But we'll just assume for our purposes that we're definitely working in browsers that have web workers. Certainly if you have service worker support, you're gonna have web worker support. So the way that this worker constructor works is that we need to give it a URL for a JavaScript file that we want it to load in a separate thread.

So that's gonna be /js/worker.js.
>> Kyle Simpson: And that is actually all that is technically required to spin off a web worker. Now, we don't have any eventing between the two, so spinning off a web worker that just kind of runs in the background wouldn't necessarily be able to do a lot of useful stuff.

However, it is possible that this might be all you literally need to do. Because the web worker does have, while it doesn't have access to things like your DOM and stuff like that, the web worker does have network access. So a web worker could technically be making ping communications to your server, or sending information that it gathered.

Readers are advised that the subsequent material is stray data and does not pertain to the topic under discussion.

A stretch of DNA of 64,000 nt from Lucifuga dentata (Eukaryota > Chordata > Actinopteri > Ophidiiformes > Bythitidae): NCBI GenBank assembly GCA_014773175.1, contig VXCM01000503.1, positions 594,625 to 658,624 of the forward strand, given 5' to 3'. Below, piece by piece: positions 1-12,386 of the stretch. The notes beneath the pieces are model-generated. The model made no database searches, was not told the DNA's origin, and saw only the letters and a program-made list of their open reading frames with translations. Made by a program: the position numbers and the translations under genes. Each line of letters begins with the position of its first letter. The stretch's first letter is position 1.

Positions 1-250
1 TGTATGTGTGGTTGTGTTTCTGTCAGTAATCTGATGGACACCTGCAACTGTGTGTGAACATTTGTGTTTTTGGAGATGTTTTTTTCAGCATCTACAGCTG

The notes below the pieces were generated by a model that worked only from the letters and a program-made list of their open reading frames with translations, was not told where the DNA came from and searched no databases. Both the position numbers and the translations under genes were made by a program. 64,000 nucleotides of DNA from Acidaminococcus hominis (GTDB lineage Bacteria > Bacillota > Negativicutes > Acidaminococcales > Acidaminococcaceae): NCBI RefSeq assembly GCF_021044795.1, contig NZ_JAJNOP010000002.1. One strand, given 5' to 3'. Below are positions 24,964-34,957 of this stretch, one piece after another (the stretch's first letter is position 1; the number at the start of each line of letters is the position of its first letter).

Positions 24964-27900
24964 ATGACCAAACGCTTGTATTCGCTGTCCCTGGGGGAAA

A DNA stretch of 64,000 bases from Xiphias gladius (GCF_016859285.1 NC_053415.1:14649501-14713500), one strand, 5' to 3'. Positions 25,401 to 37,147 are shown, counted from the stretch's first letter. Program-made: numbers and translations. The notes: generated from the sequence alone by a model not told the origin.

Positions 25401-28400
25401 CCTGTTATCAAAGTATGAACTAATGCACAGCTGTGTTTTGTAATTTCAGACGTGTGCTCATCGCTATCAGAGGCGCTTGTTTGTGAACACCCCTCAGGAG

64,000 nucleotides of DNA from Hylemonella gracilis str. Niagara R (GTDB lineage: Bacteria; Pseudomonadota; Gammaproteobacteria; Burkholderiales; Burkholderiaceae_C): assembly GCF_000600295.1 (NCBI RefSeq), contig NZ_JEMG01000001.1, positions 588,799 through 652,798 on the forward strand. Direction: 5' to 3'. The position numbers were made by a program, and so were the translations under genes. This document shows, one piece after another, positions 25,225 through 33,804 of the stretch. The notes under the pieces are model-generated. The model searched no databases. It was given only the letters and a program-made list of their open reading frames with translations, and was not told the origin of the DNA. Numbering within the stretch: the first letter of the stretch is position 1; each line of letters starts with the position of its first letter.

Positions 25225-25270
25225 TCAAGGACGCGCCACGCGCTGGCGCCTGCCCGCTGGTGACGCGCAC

So it's not gonna be able to pull stuff from your web page, but it might be able to pull stuff from other locations, or just say hey, I'm still alive, or something like that. So we've spun up a worker, we want to actually talk to it, so we need two pieces.

We need to be able to listen to messages that come from it, and then we need to be able to send messages to it. So we are going to say worker.addEventListener, and we're gonna listen for the message event. And we're gonna define a function called onMessage that we wanna listen for.

>> Kyle Simpson: So let's define our onMessage function. We're gonna get an event, just like most event handlers that you've written, we're gonna get an event that we want to,